In Japan, U.S. defense chief reaffirms commitment to security treaty

TOKYO (Reuters) - U.S. President Donald Trump’s defense secretary reaffirmed America’s commitment to its mutual defense treaty with Japan on Friday when he met Prime Minister Shinzo Abe in Tokyo.

U.S. Defense Secretary Jim Mattis (L) and Japanese Prime Minister Shinzo Abe (R) shake hands at the prime minister's office in Tokyo, Japan February 3, 2017. REUTERS/Eugene Hoshiko/Pool

Jim Mattis, on his first trip since taking over the Pentagon, appeared eager to reassure Japan of U.S. resolve, after a 2016 election campaign in which Trump suggested both South Korea and Japan were benefiting from a U.S. security umbrella without sharing enough of the costs.

Abe is due to meet Trump for talks in the United States on Feb. 10.

Mattis said provocations by North Korea, which is advancing its nuclear weapons and missile programs, left no room for doubt about U.S. commitment. It was similar to a message he delivered over the past two days in South Korea.

“I want to make certain that Article 5 of our mutual defense treaty is understood to be as real to us today as it was a year ago, five years ago - and as it will be a year, and 10 years, from now,” said Mattis, a retired Marine general.

Article 5 obliges the United States to defend territories under Japanese administrative control.

Japan had been keen for assurances that Trump’s administration will adhere to Washington’s commitment to defend disputed East China Sea islands that are under Japanese control but claimed also by China.

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A Japanese government statement, issued after the meeting, said Mattis told Abe that Article 5 of the security treaty applied to the contested islands and that the United States would oppose any unilateral action aiming to hurt Japan’s administration over the islets.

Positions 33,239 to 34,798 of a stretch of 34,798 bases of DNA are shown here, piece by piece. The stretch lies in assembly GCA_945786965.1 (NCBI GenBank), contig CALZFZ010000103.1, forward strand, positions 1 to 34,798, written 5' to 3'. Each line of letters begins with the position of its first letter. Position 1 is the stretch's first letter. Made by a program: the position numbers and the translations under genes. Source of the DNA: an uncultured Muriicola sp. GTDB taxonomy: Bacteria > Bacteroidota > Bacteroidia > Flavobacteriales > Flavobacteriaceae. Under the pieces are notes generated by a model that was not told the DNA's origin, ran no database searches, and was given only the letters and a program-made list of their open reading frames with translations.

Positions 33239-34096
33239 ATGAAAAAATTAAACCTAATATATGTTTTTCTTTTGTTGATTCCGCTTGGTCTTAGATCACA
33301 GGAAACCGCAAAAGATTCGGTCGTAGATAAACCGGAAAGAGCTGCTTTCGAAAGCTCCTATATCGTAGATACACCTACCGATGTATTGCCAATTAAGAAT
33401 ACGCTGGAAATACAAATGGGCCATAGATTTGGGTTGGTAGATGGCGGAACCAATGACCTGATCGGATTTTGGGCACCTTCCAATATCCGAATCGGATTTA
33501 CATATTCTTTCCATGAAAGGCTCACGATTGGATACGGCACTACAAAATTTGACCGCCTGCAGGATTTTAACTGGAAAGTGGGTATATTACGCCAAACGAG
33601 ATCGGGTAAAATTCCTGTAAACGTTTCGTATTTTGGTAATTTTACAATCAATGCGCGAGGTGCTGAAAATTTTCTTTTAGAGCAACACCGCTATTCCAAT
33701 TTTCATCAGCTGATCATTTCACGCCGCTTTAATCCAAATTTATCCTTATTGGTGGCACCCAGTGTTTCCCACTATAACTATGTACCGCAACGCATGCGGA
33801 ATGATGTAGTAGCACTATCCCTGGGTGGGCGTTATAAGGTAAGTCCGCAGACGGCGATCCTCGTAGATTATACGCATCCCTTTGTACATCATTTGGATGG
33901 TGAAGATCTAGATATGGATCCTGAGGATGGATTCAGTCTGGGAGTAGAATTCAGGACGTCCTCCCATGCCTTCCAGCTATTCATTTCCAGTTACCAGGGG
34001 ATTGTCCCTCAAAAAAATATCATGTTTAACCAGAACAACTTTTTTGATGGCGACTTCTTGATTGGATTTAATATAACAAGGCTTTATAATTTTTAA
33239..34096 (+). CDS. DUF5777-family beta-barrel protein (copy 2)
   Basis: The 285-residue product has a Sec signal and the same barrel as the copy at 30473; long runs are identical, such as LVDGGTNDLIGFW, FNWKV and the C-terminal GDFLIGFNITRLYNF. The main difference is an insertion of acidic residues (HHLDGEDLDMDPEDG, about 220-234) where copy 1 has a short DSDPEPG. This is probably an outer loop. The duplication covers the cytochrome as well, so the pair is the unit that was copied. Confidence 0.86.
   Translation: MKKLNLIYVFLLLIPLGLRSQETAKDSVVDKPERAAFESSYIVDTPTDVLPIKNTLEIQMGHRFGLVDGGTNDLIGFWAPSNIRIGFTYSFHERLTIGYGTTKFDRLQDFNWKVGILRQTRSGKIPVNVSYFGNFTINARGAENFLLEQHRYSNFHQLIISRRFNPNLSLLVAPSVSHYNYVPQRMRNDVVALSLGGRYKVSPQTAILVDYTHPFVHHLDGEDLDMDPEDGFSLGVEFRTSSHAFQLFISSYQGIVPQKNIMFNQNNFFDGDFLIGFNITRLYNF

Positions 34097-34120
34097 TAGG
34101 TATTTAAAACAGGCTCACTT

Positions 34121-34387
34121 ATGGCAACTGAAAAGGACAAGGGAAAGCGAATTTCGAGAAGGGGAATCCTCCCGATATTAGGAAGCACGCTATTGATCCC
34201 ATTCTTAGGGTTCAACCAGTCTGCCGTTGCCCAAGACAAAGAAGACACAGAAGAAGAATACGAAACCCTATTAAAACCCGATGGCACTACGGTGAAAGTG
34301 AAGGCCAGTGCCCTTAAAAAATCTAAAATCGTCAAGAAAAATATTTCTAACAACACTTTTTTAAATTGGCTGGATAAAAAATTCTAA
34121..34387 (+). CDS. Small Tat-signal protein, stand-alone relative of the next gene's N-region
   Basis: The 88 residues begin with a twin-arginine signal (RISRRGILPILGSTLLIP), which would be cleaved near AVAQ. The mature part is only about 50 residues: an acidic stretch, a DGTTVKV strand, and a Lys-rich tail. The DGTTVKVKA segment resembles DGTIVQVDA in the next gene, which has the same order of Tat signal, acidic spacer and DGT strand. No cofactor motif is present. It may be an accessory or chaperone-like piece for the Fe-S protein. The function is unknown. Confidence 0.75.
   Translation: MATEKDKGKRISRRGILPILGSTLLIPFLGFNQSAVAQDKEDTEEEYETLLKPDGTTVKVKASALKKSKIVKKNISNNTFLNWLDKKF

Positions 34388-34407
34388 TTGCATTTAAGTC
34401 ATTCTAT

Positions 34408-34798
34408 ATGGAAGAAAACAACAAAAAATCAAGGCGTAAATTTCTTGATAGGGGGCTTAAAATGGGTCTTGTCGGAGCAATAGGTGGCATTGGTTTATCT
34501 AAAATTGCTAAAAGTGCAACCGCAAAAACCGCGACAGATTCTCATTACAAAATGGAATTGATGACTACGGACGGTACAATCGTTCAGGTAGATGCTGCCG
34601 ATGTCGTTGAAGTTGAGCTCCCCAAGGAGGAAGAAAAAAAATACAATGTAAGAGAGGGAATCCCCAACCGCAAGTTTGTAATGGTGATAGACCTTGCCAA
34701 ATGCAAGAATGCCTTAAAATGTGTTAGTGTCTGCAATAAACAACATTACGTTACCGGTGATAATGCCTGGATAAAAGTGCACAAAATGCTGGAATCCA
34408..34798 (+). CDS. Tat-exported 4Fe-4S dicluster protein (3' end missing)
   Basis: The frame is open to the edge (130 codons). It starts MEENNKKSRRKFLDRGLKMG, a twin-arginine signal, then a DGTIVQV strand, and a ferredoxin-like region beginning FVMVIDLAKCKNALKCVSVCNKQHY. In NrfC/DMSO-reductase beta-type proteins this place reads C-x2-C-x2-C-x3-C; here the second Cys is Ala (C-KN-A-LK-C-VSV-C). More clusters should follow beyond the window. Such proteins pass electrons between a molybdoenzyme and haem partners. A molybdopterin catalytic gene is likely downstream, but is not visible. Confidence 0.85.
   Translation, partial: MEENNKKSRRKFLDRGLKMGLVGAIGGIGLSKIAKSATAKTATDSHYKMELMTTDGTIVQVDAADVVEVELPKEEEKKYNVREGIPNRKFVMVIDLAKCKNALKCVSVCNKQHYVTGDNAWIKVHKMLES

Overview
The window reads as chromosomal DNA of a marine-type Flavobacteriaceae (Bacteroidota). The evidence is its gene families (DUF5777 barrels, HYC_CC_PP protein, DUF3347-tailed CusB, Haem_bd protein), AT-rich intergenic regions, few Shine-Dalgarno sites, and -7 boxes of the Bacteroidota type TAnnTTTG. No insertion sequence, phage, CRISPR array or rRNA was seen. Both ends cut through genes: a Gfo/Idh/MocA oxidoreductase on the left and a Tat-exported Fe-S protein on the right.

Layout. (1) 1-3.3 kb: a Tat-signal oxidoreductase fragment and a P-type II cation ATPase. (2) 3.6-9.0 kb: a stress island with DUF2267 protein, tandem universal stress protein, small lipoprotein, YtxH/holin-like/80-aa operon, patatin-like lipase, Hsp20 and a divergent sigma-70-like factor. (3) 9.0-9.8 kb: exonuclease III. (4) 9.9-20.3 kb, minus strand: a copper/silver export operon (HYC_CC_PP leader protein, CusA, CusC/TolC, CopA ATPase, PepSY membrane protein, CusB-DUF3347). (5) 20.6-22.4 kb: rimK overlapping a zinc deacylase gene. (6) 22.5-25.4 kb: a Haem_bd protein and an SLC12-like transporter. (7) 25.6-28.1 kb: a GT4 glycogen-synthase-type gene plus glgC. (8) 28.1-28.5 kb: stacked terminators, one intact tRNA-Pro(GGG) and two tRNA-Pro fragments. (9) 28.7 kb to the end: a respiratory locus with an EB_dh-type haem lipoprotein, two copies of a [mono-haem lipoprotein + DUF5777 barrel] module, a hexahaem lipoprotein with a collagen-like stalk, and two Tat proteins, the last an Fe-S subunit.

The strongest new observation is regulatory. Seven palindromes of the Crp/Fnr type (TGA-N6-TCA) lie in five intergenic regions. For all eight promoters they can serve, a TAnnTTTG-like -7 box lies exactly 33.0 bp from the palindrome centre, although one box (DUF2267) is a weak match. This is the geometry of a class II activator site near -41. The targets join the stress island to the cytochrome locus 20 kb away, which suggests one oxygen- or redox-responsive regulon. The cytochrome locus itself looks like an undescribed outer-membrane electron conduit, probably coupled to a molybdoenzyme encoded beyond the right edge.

Patrol ships and fighter jets from Japan and China routinely shadow each other near the islands, called the Senkaku in Japanese and the Diaoyu in Chinese.

A Pentagon statement said Trump’s administration would not alter U.S. policy.

China’s Foreign Ministry said the islands were Chinese, calling the treaty a product of the Cold War.

“We urge the U.S. side to take a responsible attitude, stop making wrong comments on the issue of the Diaoyu Islands sovereignty, and avoid further complicating the issue and bringing instability to the regional situation,” it said.

Abe said he was convinced that, with Trump and Mattis, the United States and Japan could demonstrate to the world their “unwavering alliance”.

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He also told Mattis Japan intends to bolster its defense and to “expand the role it can play,” according to the Japanese statement.

Japanese Foreign Minister Fumio Kishida echoed that message to Mattis in a meeting later on Friday, saying it was important to further strengthen the alliance in the face of an “increasingly severe” security environment in the region.

Japan’s defense spending remains about 1 percent of gross domestic product, far less than that of China.

Mattis is due to hold talks on Saturday with Defense Minister Tomomi Inada, who has repeatedly said Japan is bearing its fair share of the costs for U.S. troops stationed there and has stressed that the alliance is good for both countries.

Since taking office on Jan. 20, Trump has jolted the region by pulling the United States out of an Asia-Pacific trade deal that Japan had championed.

Japan is putting together a package it says could generate 700,000 U.S. jobs and help create a $450-billion market, which will be presented to Trump, government sources familiar with the plans said.

Reporting by Phil Stewart and Kiyoshi Takenaka in Tokyo, additional reporting by Ben Blanchard in Beijing; Editing by Clarence Fernandez, Robert Birsel and Howard Goller